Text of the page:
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Building a jQuery Slideshow


In this two-part web development series, you will learn how to build a customizable slideshow with jQuery utilizing the fadeTo() method.

Author Info:
By: Alejandro Gervasio
Rating: 5 stars5 stars5 stars5 stars5 stars / 3
June 13, 2011
TABLE OF CONTENTS:
  1. · Building a jQuery Slideshow
  2. · Controlling Slideshow Behavior with jQuery

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Building a jQuery Slideshow
(Page 1 of 2 )

Let’s face it: if we were asked to make a list highlighting the top, most appealing features of jQuery, one of the items that we would include right off the bat would be its extendable API. Even though the library is relatively new (the first stable release was in 2006), its core functionality can be easily extended by an impressive number of plug-ins, which certainly satisfy the appetite of even the pickiest web designer.

There are many cases where the implementation of a certain feature or behavior can be achieved using the library’s built-in functionality and not relying on one of its many plugins. Surprisingly, this path can be much easier than you think, as you don’t need to deal with the learning curve and the hidden complexities of third-party packages, not to mention the additional file(s) that your web pages won’t have to download.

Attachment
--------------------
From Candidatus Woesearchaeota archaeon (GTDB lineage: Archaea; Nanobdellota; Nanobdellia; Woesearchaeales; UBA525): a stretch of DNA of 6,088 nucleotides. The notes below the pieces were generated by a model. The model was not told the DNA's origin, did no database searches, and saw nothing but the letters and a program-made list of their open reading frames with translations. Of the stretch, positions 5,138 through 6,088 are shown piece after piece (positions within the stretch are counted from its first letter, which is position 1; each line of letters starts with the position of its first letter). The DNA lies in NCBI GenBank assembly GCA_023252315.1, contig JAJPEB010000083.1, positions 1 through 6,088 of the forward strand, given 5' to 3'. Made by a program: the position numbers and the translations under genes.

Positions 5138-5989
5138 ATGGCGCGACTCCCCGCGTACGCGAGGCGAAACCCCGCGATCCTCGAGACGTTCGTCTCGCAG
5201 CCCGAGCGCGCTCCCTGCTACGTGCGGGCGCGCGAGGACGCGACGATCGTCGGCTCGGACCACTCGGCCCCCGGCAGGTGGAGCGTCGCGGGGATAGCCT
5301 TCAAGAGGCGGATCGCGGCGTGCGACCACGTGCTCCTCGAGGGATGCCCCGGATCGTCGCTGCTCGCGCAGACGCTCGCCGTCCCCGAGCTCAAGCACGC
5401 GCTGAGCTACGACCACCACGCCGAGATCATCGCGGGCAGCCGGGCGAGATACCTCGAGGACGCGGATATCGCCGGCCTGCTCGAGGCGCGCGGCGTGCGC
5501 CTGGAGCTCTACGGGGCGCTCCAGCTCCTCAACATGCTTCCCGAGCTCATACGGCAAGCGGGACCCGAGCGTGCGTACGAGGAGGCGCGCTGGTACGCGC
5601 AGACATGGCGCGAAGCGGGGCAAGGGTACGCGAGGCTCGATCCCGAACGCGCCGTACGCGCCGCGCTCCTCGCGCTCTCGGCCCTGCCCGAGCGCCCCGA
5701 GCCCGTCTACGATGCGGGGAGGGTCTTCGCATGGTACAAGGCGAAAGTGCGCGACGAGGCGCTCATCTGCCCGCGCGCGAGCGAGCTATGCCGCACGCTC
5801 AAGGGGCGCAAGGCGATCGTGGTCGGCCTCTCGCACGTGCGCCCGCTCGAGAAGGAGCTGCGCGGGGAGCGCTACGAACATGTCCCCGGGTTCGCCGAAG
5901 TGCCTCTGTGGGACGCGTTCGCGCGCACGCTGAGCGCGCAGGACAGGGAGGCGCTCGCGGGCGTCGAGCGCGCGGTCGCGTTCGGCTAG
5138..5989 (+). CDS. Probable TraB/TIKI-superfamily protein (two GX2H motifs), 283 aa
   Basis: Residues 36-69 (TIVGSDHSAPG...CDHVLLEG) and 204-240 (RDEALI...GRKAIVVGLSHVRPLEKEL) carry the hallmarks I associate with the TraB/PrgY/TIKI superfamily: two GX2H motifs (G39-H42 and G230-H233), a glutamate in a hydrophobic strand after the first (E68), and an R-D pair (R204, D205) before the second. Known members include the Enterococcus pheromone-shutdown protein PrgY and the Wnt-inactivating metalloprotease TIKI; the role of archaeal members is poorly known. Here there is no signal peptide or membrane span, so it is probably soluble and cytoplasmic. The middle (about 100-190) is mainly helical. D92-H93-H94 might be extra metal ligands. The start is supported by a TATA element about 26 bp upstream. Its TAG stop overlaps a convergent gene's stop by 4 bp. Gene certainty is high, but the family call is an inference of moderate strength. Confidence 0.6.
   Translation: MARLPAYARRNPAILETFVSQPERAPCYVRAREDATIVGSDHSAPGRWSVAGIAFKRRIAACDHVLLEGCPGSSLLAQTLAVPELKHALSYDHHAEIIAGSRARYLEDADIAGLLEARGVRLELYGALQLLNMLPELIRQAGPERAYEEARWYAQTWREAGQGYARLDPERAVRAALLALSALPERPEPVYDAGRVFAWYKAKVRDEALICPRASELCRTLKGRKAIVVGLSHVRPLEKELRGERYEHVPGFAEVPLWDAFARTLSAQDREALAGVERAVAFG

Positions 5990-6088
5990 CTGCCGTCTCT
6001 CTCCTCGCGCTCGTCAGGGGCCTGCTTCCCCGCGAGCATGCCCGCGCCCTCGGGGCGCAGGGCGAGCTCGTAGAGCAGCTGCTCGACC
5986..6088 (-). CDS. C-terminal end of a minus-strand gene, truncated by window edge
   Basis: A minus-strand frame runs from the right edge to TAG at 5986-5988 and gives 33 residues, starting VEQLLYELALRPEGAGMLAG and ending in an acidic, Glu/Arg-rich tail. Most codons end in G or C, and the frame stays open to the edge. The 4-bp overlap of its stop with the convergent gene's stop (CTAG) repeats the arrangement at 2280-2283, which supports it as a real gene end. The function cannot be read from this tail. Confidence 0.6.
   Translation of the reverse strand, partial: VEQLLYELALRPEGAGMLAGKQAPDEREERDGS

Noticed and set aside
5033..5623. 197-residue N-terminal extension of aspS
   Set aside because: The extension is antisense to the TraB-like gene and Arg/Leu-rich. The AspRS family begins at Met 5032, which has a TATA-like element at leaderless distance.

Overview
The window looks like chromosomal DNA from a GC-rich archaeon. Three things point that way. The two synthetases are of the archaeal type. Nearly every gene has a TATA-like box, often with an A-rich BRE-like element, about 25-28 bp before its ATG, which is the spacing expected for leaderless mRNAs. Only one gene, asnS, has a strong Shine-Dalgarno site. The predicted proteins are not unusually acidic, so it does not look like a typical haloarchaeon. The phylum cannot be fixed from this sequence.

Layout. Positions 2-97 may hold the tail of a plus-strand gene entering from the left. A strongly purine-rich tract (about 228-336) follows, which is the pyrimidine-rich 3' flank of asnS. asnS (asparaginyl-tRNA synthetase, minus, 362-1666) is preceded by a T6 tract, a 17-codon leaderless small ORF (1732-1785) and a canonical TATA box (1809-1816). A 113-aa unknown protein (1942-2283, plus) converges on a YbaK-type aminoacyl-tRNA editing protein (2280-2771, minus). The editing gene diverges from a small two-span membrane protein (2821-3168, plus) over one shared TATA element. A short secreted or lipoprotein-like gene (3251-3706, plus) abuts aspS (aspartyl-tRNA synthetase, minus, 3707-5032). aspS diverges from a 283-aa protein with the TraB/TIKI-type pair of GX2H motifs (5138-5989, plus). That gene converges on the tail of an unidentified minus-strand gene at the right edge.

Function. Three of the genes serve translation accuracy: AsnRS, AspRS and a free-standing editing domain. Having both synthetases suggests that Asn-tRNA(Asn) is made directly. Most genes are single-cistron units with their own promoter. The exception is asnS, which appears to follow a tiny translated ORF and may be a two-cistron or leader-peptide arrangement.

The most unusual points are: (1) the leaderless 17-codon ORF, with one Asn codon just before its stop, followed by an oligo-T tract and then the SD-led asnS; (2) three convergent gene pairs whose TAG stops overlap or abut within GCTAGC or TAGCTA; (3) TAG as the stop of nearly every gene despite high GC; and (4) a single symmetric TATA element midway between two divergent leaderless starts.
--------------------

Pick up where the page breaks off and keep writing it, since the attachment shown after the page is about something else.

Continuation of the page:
One common situation where it’s possible to get pretty satisfactory results with jQuery without having to turn to the plug-in field occurs during the implementation of a simple slide show. With the vast amount of excellent slide show plug-ins available out there, you must be thinking that I’m trying to reinvent the wheel, right?

Well, not really. If you only wish to create a navigable structure that permits users to easily visualize a bunch of images (or any other type of content) with fancy transition effects like fade-ins/outs, slides, etc., jQuery is all that you’ll need to get the mission accomplished. In this article series I’ll be demonstrating how to build a “plug-in free” jQuery-based slide show, which you’ll be able to tweak at will, either by customizing its markup or adding to it your own transitional animations.

Getting started: defining the slide show’s structural markup

Any decent slide show should be rooted in clean and solid markup, in that way it can be properly implemented by using Progressive Enhancement. Based on this simple –yet crucial requirement, the first step that I’m going to take will consist of defining the slide show’ structure.

The following (X)HTML document does exactly that. Check it out:

<!DOCTYPE html PUBLIC "-//W3C//DTD XHTML 1.0 Strict//EN" "http://www.w3.org/TR/xhtml1/DTD/xhtml1-strict.dtd">
<html xmlns="